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Physiotherapy reduces falls, addresses frailty and restores independence.

Risks of a fall

A fall is an event that results in a person coming to rest unintentionally on the ground or floor or other lower level.(1) Over 400 risk factors leading to falling have been identified including lack of physical activity resulting in loss of muscle tone, decreased bone mass, poor balance, and reduced flexibility; impaired vision, medications, disease including Parkinson’s, dementia, stroke and arthritis, surgery, and environmental hazards. The risk of falls and associated complications rise steadily with age and can be a marker of increasing frailty. Frailty is not clearly defined but is widely accepted to include a combination of weight loss, fatigue, reduced grip strength, diminished physical activity or slowed gait associated with increased risk of falls, hospitalization, loss of mobility and independence, increasing disability and death.(2)


Physiotherapists work with older adults in interdisciplinary teams and with other agencies in community, hospital and care settings often as an integral part of local falls care pathways. They have specialist skills in assessment and re-ablement and provide evidence-based exercise, education and advice programs aimed to prevent falls, improve balance, increase self confidence, reduce fear of falling and promote active and healthy lifestyles.

Physiotherapy led group exercise programs have been shown to be effective and to reduce falls by 29% and the risk of falling by 15% and individual exercise programs by 32% and 22% respectively.(3)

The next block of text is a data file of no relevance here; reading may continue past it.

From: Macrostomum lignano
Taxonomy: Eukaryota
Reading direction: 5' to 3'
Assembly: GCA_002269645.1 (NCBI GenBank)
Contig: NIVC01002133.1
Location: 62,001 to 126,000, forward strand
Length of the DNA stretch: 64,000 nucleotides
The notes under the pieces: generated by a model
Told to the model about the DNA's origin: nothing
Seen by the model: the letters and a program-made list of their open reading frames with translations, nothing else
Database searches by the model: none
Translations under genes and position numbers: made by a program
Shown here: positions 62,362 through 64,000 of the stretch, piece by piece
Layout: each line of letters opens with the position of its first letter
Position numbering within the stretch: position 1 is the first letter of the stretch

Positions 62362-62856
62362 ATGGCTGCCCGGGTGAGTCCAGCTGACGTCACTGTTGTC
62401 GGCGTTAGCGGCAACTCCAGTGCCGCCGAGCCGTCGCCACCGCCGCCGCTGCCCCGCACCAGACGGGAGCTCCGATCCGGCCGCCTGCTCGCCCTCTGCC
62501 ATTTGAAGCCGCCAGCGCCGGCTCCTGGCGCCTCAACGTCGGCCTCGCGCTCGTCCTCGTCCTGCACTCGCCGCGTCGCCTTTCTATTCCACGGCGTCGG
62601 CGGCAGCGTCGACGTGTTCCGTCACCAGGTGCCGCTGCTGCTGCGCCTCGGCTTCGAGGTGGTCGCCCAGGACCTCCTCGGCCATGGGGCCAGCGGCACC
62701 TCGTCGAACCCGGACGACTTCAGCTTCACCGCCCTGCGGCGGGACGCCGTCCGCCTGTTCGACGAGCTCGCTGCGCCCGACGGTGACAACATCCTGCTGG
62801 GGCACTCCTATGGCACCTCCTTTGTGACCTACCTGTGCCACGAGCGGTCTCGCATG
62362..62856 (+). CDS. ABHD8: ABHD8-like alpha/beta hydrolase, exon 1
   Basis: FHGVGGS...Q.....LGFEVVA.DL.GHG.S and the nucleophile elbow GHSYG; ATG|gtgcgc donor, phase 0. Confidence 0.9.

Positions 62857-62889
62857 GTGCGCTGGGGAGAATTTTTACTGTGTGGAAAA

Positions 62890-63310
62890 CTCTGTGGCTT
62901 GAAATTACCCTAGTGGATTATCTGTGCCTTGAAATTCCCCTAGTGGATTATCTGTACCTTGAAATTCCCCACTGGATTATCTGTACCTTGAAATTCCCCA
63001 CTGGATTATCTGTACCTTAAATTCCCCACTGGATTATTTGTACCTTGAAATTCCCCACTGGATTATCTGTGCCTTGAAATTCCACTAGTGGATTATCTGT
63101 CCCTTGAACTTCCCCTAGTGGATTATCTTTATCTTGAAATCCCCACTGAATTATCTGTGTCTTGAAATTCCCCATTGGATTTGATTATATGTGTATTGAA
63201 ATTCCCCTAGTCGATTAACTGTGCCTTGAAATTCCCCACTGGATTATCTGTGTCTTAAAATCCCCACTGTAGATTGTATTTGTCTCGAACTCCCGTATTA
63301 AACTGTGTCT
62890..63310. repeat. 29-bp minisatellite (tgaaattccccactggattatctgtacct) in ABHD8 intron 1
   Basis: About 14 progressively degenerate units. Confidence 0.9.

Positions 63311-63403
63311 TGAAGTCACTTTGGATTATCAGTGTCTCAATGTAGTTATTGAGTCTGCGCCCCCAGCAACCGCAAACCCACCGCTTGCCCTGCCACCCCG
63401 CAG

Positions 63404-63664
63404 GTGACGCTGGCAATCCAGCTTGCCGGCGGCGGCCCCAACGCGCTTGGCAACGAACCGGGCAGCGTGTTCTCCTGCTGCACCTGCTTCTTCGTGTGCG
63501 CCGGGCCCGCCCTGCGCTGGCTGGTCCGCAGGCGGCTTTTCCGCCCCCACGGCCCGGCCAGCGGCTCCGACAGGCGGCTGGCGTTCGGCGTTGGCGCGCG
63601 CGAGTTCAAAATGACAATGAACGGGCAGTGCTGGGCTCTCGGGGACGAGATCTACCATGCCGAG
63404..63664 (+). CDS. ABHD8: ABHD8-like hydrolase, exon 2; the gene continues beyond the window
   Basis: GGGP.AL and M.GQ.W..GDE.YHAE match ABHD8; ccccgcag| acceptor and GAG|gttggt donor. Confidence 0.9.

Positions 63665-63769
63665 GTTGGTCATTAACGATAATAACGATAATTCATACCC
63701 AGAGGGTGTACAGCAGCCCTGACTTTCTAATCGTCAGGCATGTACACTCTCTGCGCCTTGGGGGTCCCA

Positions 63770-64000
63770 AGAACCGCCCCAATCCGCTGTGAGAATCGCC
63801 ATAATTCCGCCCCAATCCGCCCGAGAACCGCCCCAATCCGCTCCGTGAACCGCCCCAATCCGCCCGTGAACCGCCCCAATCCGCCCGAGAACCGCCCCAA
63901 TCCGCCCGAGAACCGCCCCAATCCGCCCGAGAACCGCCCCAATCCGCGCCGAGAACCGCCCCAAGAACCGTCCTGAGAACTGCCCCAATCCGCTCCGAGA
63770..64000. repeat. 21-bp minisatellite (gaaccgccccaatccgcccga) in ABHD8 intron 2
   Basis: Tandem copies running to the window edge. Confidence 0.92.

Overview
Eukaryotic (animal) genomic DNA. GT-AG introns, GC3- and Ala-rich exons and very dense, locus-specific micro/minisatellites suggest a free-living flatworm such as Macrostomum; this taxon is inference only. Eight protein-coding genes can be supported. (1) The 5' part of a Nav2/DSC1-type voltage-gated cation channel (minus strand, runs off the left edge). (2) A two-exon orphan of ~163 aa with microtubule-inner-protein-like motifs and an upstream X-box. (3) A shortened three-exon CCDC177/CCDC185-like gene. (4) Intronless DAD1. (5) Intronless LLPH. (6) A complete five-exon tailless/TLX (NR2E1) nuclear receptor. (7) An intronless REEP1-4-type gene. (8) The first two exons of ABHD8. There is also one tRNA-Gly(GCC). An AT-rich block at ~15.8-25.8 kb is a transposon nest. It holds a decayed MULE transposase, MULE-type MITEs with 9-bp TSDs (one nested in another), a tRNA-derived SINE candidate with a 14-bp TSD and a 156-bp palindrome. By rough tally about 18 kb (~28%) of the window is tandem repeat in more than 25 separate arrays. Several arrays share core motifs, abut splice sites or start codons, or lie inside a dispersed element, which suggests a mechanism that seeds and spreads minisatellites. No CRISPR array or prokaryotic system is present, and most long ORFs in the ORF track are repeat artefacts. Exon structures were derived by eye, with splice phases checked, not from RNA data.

Half the people who fall will fall again in 12 months.(4)

Community-based falls prevention programs targeting older adults particularly older women, can be highly cost effective with the value of benefits from reduced hospital admission significantly exceeding cost of intervention.(5) For community living older adults tailored exercise programs delivered as part of a multidisciplinary co-ordinated intervention reduced the rate of falls by 31% and the risk of falling by 27%.(6) Programs delivering 50+ hours of exercise have been shown to be more effective (23% reduction in rate of falls) than those with less than 50 hours (7% reduction) and programs of 2 hours per week for 6 months are recommended.(3)(7)

Up to half of non-injured fallers are unable to get up following a fall; physiotherapists teach people how to get up from the ground safely, reducing the risks associated with long lies including pressure sores, hospital admission and moving into long term care.(8) Physiotherapists lead falls clinics providing comprehensive assessment, identifying underlying pathologies (such as osteoporosis), signposting to other specialist services and offering individual advice and support.

There is a need for more research into frailty but two systematic reviews suggested that physiotherapy had a positive effect sustained for 12 months in reducing disability in older adults with moderate frailty.(9)(10)

Case study